In addition to being posted on Rebootcamp, the rankings are published in Military Times print products—Army Times, Navy Times, Air Force Times and Marine Corps Times—sold on newsstands and sent to subscribers the week of October 22, 2018. They are also promoted throughout the Military Times social media channels.
Our rankings series includes:
- Best for Vets: Colleges
- Best for Vets: Employers
- Best for Vets: Places to Live
- Best for Vets: Franchises
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More about Veteran Services…
Since 1982, Inver Hills has worked to promote strong relationships with our veterans, service members and their families. The college provides a comprehensive, veteran-specific array of support services, scholarships and networking and employment opportunities while collaborating with area communities and agencies. We have teamed up with Inver Hills counselors to make sure our student veterans and service members adapt to college life and achieve their career goals.
If you are a veteran using your veteran benefits to attend college, Inver Hills acts as your liaison with the Veterans Administration. Our campus is home to a spacious, new Veterans Lounge and the newly named John H. Thill Veterans Resource Center.
Veterans and military students make up the single largest constituent group on our campus. Inver Hills has been named a Military Friendly School since 2010 and has also been recognized as a top school in the Military Advanced Education (MAE) Guide to Colleges & Universities research study. Read more…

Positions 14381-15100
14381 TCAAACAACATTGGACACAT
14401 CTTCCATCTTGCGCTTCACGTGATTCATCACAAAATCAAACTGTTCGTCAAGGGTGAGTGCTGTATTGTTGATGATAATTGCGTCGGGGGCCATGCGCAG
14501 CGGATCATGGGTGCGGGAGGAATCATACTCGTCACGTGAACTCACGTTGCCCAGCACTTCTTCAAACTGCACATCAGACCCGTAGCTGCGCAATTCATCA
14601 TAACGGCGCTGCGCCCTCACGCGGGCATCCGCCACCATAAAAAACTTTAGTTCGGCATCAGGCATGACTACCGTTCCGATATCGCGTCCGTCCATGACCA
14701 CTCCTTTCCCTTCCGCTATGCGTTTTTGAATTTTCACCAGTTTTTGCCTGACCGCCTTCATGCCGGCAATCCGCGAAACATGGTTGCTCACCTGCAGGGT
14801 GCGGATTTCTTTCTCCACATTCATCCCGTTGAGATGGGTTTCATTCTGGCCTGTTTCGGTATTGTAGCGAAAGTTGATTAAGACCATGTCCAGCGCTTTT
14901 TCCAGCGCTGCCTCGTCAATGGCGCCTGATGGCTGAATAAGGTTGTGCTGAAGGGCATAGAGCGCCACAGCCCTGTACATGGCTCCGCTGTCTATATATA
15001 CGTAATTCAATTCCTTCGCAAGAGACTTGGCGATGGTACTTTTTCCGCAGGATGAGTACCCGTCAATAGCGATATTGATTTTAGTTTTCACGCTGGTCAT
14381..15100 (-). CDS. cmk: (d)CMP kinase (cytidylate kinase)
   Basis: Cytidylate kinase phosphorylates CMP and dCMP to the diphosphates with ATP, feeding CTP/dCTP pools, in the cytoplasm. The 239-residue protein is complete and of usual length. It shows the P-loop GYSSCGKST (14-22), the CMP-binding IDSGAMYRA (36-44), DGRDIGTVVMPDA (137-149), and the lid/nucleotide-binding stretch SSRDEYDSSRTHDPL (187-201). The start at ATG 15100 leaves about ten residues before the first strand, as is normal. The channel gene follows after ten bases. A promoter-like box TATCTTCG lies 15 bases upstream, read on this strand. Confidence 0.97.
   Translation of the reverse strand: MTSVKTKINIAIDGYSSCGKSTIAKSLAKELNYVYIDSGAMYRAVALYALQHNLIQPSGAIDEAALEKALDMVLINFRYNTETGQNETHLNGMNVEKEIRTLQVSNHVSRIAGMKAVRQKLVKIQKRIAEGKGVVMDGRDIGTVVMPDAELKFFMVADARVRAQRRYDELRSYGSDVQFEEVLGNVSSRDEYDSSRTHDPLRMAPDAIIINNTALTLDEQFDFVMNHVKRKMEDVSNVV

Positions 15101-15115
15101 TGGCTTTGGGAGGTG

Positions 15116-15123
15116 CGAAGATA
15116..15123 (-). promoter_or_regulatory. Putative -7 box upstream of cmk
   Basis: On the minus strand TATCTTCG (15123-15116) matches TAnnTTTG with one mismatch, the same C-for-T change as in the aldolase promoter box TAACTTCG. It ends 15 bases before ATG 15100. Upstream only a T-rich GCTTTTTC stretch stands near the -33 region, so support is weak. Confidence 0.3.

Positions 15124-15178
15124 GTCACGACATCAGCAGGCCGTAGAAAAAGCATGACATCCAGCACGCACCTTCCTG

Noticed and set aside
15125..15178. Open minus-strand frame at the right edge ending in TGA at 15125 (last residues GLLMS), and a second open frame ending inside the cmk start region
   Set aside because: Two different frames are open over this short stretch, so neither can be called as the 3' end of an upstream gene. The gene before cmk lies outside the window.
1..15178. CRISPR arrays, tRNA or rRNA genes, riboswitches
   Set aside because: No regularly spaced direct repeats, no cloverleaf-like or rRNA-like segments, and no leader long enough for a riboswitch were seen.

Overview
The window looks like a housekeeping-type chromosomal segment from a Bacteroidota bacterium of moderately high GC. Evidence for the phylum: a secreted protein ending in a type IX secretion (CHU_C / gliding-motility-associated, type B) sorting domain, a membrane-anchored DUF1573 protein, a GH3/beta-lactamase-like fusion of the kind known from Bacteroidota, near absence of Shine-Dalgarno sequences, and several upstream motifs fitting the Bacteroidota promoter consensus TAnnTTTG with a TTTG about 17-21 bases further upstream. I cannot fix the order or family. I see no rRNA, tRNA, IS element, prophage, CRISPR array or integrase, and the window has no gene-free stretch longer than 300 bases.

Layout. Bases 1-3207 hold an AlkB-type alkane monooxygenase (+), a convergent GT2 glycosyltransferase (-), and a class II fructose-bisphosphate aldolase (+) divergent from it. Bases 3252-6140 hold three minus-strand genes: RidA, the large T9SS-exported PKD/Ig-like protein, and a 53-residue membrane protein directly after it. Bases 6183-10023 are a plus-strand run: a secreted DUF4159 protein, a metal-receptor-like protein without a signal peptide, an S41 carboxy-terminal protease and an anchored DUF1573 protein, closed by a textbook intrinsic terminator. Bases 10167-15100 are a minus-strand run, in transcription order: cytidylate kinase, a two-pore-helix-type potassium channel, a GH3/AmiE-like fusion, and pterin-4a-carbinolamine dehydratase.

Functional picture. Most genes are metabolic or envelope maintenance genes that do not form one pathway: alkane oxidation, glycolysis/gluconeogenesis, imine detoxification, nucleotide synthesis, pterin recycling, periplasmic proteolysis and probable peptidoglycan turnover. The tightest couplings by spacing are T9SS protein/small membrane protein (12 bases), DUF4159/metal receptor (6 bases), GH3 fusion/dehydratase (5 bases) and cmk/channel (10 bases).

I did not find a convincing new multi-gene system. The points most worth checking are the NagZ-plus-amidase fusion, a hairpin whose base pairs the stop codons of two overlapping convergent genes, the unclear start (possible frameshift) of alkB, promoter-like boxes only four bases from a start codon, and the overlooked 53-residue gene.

Learn more about Veteran Services at Inver Hills by contacting:
Veteran Services Coordinator
U.S. Coast Guard
Coast Guard Cutter John McCormick patrols near Hubbard Glacier
The crew of the Coast Guard Cutter John McCormick conducts a patrol in Disenchantment Bay, Alaska, near Hubbard Glacier, June 13, 2017. The cutter and crew are homeported in Ketchikan, Alaska, and conduct Coast Guard operations throughout Southeast Alaska.
(U.S. Coast Guard photo by Petty Officer 1st Class Matt Miller)
Seaman Nina Bowen shows some love to Chief Bert, Station Elizabeth City, North Carolina’s mascot, near the boathouse at the station, February 17, 2017. Chief Bert is a retired explosive detection dog who worked for six years with the Maritime Safety and Security Team in Gavelston, Texas.
(U.S. Coast Guard photo by Petty Officer 2nd Class Nate Littlejohn)
Sailor holds his daughter during an interview
VIRGINIA BEACH, Virginia. (August 7, 2018) Logistics Specialist 1st Class Ralph Palmer, assigned to the Harpers Ferry-class dock landing ship USS Oak Hill (LSD 51), holds his daughter during an interview after returning from deployment. Oak Hill returned to its homeport, Joint Expeditionary Base Little Creek-Fort Story, following a regularly-scheduled deployment in the U.S. 5th and U.S. 6th Fleet areas of operation.